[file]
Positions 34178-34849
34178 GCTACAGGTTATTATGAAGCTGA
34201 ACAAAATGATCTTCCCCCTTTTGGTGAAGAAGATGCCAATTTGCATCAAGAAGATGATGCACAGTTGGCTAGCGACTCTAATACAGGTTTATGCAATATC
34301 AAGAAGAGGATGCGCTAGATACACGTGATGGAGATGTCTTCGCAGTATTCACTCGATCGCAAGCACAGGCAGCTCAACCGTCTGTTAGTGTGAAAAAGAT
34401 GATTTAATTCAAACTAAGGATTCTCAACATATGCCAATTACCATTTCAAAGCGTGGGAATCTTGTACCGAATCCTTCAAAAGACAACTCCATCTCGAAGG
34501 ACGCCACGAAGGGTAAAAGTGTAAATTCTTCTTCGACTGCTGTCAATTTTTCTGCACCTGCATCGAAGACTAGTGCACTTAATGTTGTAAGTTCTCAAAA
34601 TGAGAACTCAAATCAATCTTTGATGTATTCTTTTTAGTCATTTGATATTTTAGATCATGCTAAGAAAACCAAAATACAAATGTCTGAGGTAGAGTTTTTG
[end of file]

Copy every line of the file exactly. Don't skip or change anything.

Positions 34178-34849
34178 GCTACAGGTTATTATGAAGCTGA
34201 ACAAAATGATCTTCCCCCTTTTGGTGAAGAAGATGCCAATTTGCATCAAGAAGATGATGCACAGTTGGCTAGCGACTCTAATACAGGTTTATGCAATATC
34301 AAGAAGAGGATGCGCTAGATACACGTGATGGAGATGTCTTCGCAGTATTCACTCGATCGCAAGCACAGGCAGCTCAACCGTCTGTTAGTGTGAAAAAGAT
34401 GATTTAATTCAAACTAAGGATTCTCAACATATGCCAATTACCATTTCAAAGCGTGGGAATCTTGTACCGAATCCTTCAAAAGACAACTCCATCTCGAAGG
34501 ACGCCACGAAGGGTAAAAGTGTAAATTCTTCTTCGACTGCTGTCAATTTTTCTGCACCTGCATCGAAGACTAGTGCACTTAATGTTGTAAGTTCTCAAAA
34601 TGAGAACTCAAATCAATCTTTGATGTATTCTTTTTAGTCATTTGATATTTTAGATCATGCTAAGAAAACCAAAATACAAATGTCTGAGGTAGAGTTTTTG